They finish with an appeal to scientists from different areas to join forces to increase our conceptual understanding of the systems that govern out lives with the aim to provide advice on their organization and regulation. Such an approach must be scientific, “should not be a matter of opinion or ideology” and “has to be carried out in an interdisciplinary and open spirit”. Or, as I put it in my post This is your Economy on Drugs
“[T]he central issue is trust in our ability to detect and correct shortcomings of the system. A detection that should not be hindered by faith-based argumentation, should not be tampered with by rhetoric, should not be driven by psychological effects. It requires a solid data base, shared knowledge, objective evaluation, and validation of models and predictions. In short, it requires a scientific method to reestablish trust in the working of our political and economical systems.
The Scientific Revolution, which has lead to a stunning progress in the natural sciences four centuries ago, has not yet been extended to the applications of social sciences. To a large extend, developments in these areas are still made in a process of trial and error, experiments with the well-being of billions of people. It is a slow learning process often plagued by a lacking ability to learn from past mistakes. Given that trial and error has worked for a long time, and that the computational prerequisits to deal with large amounts of data are only available since recently, it is not surprising this revolution did not take place earlier. But it is about time we upgrade to the 21st Century.”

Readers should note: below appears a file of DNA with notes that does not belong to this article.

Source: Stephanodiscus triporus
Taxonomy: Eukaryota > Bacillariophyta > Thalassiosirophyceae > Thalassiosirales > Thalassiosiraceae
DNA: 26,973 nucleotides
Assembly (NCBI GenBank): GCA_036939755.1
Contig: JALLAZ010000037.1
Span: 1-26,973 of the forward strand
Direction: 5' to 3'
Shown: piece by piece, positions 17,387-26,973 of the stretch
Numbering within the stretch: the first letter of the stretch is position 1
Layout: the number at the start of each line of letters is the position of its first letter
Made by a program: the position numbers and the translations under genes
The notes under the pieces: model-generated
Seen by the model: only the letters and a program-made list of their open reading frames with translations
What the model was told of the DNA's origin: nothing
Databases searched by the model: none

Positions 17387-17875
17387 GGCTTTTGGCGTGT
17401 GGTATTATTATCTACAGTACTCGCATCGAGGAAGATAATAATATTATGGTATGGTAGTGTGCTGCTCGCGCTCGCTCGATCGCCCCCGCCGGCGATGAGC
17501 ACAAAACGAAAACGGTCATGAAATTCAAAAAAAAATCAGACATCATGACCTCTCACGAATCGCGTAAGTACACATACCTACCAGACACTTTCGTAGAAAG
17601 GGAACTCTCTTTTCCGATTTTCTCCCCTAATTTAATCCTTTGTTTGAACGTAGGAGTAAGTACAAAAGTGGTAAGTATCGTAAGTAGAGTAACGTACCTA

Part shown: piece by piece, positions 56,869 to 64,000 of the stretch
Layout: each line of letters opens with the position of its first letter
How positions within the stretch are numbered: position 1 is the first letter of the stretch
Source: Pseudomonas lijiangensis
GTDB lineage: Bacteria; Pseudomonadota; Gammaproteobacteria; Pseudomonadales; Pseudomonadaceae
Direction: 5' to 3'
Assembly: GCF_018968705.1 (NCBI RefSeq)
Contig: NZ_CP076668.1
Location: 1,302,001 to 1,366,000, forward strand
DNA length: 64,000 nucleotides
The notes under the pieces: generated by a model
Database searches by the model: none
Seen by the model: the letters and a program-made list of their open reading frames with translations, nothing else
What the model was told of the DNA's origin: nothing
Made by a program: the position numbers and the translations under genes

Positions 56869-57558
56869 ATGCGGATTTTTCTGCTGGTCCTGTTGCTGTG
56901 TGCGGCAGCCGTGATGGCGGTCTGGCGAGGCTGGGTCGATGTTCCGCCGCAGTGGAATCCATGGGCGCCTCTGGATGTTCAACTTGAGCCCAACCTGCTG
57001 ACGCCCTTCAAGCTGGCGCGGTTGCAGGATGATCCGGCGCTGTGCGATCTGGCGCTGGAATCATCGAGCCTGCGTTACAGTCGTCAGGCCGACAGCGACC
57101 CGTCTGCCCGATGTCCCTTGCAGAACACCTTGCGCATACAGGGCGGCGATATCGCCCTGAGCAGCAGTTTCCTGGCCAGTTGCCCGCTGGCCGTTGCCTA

Indeed, one should fund an institute to carry out such research to extend the scientific method to the applications of social science. Doesn't that sound like a great idea? It certainly does to me! Though I am not exclusively concerned with the economic system, the more general goal of combining insights from the social, the natural and the computer sciences to better understand and manage the complex systems that shape our living together on this planet is the idea behind The Lightcone Institute (see also this post). If you happen not to have lost all your billions of dollars in the last months, I would greatly appreciate some start-up support.
Okay, before you throw up because I'm praising this essay too much, let me mention what I think the authors did not sufficiently emphasize. Throughout, the economic system is treated as being coupled to the political system only in the sense that the latter acts as a provider of regulations. The idea seems to be that scientists will gather, analyze and model the economy, and provide some advice for proper regulations.
That is a well meant, but very short-sighted attempt and bound to fail. You can't understand and update the economic system and improve its functioning without simultaneously understand and update the political system that is supposed to balance and regulate it. The cause of the problems we have is a severe mismatch in timescales on which the global economic system evolves and reacts, and the timescales on which our global political system evolves and reacts - the latter is lagging severely behind. To fix that problem the political system too needs a scientific investigation and advise on how to set up flexible institutions that are able to learn in a timely manner - instead of reacting with panic meetings only when things have already gone disastrously wrong.
Besides this, it might seem like a redundant point to mention, but the essay completely fails to at least address the central question what it actually is our economic system is supposed to work towards and who decides that - again the connection to the political system is missing. The primary purposes they mention (provide capital, provide a stable repository for our collective savings, provide credit to individuals) sounds perfectly reasonably, but are actually what I referred to not as primary, but secondary goals. I have no reason to question their desirability, but they are only relevant because of the benefit they bring in increasing the well-being of the people. That really should be the primary goal. And yes, scientists can help in achieving it.